Coach: Terry Porter
2007-08 Record: 55-27
Pythagorean Record for 07-08: 54-28
Offensive Rating: 113.3 (2nd in the league)
Defensive Rating: 108.1 (16th)
Possessions per 48: 96.7 (4th)
Min%: 80.7 (15th)
|Offensive||55.1 (1st)||.134 (13th)||.224 (29th)||.228 (14th)|
|Defensive||48.8 (8th)||.118 (29th)||.709 (29th)||.191 (2nd)|
Roster (Red indicates new acquisition, Blue indicates rookie)
Farewell Shaquille O’Neal. We’ll always remember you as an amusing character and a dominant big…wait, what’s that? You’re telling me Shaq’s not retired, he just sucks? You mean after jogging around in supremely bad shape and being really unproductive for the last year, he’s not going to just bow out gracefully? Um…well, that’s just unfortunate. In that case, I’ll just go with this: Shaq, he’s not so good anymore.
I’m not sure everybody realizes just how good Amare Stoudemire is offensively. I used to think that most of his success could be attributed to playing with Steve Nash, but I don’t think you can say that anymore. While he undoubtedly benefits from playing with a great point guard, Stoudamire has developed a diverse offensive game that makes him one of the league’s more explosive scorers. He’s devastating at basically any spot within the three-point line. It’s not a surprise that Amare is a great finisher around the rim, with his strength and explosiveness he finished third in the league in FG% on shots around the rim (73.9%). However, what is surprising is that he was in the top 15 in the league in FG% on two-point jumpers (47.2%). Combine that and you have a player who had the league’s fifth-highest FG% despite taking over 50% of his shots outside the paint, now that’s impressive efficiency. That’s not all though. Stoudamire combines that with the league’s second-highest free throw rate. Unlike league leader Dwight Howard, Stoudamire actually hits his free throws. As a one-on-one matchup, he’s nearly unstoppable because he’s so quick and explosive he can beat his man to the rim with one strong dribble, but you can’t give him any space because he’s such a good midrange shooter. Obviously, he’s also a great player in Phoenix’s system too because of his ability to fly down the court and fill lanes, and the fact that he can dunk from basically anywhere he catches on the pick-and-roll. Stoudamire’s big problem is that he’s a terrible defender. With his quickness, strength and leaping ability, he should be a dominant post defender and rebounder. Instead, he’s lazy, foul-prone, a mediocre rebounder, and seems content to just try and block a shot from the weakside every now and then.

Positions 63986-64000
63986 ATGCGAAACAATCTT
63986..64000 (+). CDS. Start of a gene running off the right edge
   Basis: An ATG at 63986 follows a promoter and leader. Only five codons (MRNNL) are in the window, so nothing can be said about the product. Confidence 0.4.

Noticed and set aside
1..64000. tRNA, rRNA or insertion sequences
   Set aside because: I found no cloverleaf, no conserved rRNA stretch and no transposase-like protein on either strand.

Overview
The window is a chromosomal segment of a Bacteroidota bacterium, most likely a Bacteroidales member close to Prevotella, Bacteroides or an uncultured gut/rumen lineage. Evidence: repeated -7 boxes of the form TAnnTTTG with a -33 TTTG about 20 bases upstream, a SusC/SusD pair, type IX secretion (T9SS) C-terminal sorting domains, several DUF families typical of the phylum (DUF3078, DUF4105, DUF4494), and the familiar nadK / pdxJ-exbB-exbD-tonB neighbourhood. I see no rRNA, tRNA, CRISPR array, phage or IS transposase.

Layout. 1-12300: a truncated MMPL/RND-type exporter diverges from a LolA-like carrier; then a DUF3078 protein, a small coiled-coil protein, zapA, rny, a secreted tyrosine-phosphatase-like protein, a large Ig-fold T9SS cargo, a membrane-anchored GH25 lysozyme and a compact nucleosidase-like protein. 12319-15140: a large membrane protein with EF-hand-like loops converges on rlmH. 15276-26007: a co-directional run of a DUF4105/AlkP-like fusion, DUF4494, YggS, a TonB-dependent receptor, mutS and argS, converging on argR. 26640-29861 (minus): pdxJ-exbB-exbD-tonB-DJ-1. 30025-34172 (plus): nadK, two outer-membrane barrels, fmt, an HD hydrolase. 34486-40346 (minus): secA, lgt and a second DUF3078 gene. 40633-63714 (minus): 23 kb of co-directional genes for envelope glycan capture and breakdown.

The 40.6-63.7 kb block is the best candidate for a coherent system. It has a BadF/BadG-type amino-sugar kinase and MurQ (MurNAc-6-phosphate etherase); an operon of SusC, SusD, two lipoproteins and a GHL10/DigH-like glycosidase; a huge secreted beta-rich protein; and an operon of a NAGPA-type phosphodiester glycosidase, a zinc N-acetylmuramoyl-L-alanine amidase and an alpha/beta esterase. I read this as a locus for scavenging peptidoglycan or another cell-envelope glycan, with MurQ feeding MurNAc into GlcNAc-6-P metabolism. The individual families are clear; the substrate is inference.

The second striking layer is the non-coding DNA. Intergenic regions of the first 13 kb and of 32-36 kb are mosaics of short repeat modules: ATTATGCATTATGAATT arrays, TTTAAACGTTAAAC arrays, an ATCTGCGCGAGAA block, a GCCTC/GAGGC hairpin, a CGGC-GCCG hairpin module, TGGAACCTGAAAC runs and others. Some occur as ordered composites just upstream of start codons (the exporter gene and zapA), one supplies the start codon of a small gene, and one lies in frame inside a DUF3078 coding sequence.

I liked the Matt Barnes signing, especially since they signed him for pretty much nothing. He should produce much more efficiently in Phoenix since he’ll only be asked to spot up for threes and be an energy guy, which is certainly within his capabilities. He’s also a solid defender who can rebound (which is something the Suns need). They needed someone to spell Grant Hill, and Barnes can certainly do that. He’s definitely an upgrade on Gordan Giricek
The Suns need to spell Hill more during the regular season, he was noticeably slower during their playoff series, and they need him healthy. He was often called upon to defend point guards, since Nash is a defensive liability, and for that he can’t be dealing with lingering injuries, as he was during the San Antonio series. Offensively, Hill is a great piece for the Suns because of his versatility. He can score from all over the court, he has great floor vision, he can rebound, and he shot better from deep than he has since his Detroit days.
He didn’t play as well last year as he did the year before, but Leandro Barbosa is still one of the elite bench players in the league. However, he’s definitely not a point guard. His assist rates are mediocre for a shooting guard, but just plain bad for a point guard. Really, Barbosa is a one-trick pony. He’s not going to offer much outside of straight up scoring, but oh what a scorer he is. A one man fast break, there may not be anyone in league faster with the ball in their hands than Barbosa. He combines that crazy quickness with an outstanding jumper which he can knock down off the catch and shoot or off the dribble. That speed and shooting ability make him an almost impossible cover in transition, but he’s a fairly effective half-court scorer too. He spaces the floor with his shooting ability, and he’s very good in pick-and-roll situations because he turns the corner so quickly that it’s tough for help defenders to respond.